EXCLUSIVE: Gary Coxall Q&A – chairman talks guilt over Hignett, taking care of the club and ambitions of Hartlepool United making the Championship

Gary Coxall and Dave Jones
Gary Coxall and Dave Jones

Gary Coxall opened up about the club’s financial situation is a frank, honest Q&A with Mail yesterday.

The three winding up orders, the club’s financial future and the appointment of Dave Jones were all discussed at length by the Hartlepool United chairman.

In part two, Coxall addresses his guilt at the sacking of Craig Hignett and the end of what he saw as something special at Pools, exclusively to writer Liam Kennedy.

He also talks about his duty of care to look after the club and how he believes Championship football is not out of the Hartlepool’s reach.

How easy was the decision to get rid of Hignett?

GC: “The whole situation sits with me. And it doesn’t sit well.

“I got on really well with Craig.

“I firmly believe that with the right support we would have got through it.

There is some guilt there to be honest. I still think it could work.

“But if our season was to start Saturday are we in a position to survive. The way we were playing under Craig I’m not sure we were.

“That is why I had to make a decision which I said I wouldn’t make.

With the benefit of hindsight, do you think the appointment of Hignett was a mistake?

GC: “I didn’t want to end it after just a year.

“If you get a manager and sack him within a year you have messed up.

“If you get a manager in and he does three years then it goes wrong that is his fault.

“To get get rid of Craig after just 11 months shows that I messed up. That is how I look at it.

“I will not shy away from criticism for that. I won’t make excuses.

“It was my decision to bring him in and mine to get rid of him.

“I know inside that I could have helped him more. That responsibility and guilt sits at my door.

“I still believe that with a bit of luck Craig would still be here now. But we didn’t want to gamble any longer.

“The difference with Dave is that he has done it all before.

“My input will be minimal. My input with Craig was minimal but I did need to help him more.”

Having flirted with the relegation zone for much of this season, what does the future hold for Hartlepool?

GC: “For me the only way we can sustain going through the leagues is if we are ready for it.

“I want us to be a League One team in League Two before we go up.

“At the moment we are not. That doesn’t mean we can’t go up this year – we could have a freak end to the season. Who knows?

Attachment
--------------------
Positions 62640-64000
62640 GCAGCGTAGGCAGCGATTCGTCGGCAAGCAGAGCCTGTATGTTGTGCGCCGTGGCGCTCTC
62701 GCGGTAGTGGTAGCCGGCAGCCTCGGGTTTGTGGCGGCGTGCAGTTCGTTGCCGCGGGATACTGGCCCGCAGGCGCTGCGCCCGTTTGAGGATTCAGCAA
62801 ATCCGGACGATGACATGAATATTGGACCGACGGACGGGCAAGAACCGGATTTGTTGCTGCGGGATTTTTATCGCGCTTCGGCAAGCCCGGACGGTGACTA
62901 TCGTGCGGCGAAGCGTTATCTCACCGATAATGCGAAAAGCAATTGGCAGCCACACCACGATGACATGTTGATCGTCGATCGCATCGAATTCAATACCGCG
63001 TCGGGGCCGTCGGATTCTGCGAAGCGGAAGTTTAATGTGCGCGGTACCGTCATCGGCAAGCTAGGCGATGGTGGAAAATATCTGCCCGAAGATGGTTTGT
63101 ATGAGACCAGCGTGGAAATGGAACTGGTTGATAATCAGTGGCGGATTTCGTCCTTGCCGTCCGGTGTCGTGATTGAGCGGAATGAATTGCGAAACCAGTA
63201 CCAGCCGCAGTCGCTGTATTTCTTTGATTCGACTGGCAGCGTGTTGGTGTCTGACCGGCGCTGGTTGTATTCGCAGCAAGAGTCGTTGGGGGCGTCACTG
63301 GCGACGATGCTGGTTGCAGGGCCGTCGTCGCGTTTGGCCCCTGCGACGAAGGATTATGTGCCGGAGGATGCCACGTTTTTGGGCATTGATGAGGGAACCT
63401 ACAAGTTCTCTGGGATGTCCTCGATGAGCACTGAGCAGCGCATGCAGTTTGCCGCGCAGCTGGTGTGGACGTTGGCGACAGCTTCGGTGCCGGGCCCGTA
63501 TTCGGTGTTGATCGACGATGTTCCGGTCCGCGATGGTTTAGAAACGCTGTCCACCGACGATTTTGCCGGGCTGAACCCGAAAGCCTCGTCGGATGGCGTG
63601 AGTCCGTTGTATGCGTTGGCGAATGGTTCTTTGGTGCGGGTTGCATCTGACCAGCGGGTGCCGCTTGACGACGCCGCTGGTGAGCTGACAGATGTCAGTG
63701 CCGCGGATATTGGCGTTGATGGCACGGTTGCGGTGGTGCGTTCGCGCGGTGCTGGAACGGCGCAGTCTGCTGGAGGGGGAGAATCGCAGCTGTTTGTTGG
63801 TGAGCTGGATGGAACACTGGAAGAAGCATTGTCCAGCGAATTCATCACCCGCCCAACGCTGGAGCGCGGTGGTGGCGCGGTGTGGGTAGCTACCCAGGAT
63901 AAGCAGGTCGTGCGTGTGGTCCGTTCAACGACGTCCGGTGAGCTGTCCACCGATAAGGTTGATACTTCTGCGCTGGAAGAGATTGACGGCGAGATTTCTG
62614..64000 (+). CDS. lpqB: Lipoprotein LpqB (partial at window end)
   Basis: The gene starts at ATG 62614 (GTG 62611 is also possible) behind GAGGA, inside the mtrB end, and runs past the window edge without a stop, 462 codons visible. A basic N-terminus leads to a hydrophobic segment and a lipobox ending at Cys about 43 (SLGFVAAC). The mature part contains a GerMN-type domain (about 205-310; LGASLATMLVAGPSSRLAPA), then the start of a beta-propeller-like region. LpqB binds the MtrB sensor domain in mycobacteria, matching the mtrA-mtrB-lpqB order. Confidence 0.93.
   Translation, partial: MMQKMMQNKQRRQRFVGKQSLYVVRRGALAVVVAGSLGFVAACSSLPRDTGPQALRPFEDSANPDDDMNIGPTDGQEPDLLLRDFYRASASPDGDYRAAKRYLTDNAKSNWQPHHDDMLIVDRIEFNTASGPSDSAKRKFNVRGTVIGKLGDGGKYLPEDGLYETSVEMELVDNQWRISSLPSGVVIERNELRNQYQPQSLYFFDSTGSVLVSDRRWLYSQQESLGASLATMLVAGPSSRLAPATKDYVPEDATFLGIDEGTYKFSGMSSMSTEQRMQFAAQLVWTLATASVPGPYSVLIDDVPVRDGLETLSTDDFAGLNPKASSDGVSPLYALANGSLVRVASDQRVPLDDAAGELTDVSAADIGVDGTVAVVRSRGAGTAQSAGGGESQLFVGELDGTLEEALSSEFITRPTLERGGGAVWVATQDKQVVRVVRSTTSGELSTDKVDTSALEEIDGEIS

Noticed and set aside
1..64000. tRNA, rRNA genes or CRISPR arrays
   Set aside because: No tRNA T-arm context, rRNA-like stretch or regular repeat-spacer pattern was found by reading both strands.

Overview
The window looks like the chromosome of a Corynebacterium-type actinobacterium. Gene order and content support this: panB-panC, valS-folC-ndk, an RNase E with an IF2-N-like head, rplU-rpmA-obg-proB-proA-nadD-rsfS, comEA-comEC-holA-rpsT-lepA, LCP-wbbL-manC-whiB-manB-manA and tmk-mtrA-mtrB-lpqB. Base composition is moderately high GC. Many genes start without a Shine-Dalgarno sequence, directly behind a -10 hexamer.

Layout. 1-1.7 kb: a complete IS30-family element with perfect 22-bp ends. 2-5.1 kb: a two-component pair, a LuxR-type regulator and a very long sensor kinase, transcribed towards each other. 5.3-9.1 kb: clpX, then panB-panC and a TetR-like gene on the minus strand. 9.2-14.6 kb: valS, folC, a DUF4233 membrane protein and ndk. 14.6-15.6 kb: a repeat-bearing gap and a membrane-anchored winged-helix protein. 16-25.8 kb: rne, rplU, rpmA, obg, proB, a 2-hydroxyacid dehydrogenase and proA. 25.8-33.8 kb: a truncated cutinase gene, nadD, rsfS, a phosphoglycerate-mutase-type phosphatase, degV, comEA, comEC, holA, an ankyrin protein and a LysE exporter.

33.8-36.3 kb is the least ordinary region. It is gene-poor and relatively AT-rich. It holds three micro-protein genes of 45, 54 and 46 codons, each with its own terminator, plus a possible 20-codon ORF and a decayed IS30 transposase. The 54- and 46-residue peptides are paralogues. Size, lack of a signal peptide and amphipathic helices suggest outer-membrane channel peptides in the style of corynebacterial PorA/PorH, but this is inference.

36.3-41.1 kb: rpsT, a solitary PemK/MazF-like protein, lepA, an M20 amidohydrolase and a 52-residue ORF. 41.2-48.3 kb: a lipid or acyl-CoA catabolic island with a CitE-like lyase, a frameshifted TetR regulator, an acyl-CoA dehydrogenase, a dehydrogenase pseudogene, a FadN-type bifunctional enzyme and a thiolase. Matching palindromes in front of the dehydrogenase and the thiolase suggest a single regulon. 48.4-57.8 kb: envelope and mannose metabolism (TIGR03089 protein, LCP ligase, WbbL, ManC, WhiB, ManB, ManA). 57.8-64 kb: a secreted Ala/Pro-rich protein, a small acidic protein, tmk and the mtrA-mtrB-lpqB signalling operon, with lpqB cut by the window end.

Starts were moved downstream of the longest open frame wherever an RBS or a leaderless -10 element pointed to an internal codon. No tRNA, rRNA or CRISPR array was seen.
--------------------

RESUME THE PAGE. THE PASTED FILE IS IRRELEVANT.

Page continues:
“I don’t want to be a League Two club sitting in League One. I don’t want to be in the mindset of the underdog, every week a cup final.

“We need to grow before we go up. We can develop – I know that.

“Any team can go up and come back down. To sustain success you must have the infrastructure.

“You could but a 30 goal a season striker now. But if he gets injured what have you got? A squad that is otherwise not equipped. We need a structure in place.

“We want to be one of the strongest teams in League Two, then we go up. We build, then do the same in League One.

“Then who knows? The Championship is a mental division.”

The Championship? Is that a realistic aim for the football club long-term?

GC: “Clubs have done it – there are examples.

“You only have to look at Shrewsbury. They went up last year and have struggled. That is not what we want to be. Look at Burton – they have the infrastructure and momentum. In football that is huge.

“When Blackpool went to the Premier League they smashed it. It was because they had the confidence and belief when they went up.

“I don’t want to be feeling like we don’t belong when we go up. We can be better than that.

“An inherent arrogance is something we need to grow. We need to feel like whatever game, whatever opponent we can win. The manager has that belief in abundance. He oozes it.”

Despite all the optimism and ambition is it important that progression does not come at a cost, or is of the detriment of the club as a whole?

GC: “We have got a duty of care to look after this club, this company.

“People have a vested interest in it. They invest their emotions in a club, much more than they would a shop or any other business.

“There are times when the situation gets too much. You think you are doing something brilliant for the club, then the consensus is that it’s a bad thing. It is hard to work out sometimes.

“Quite often people do not see the bigger picture.”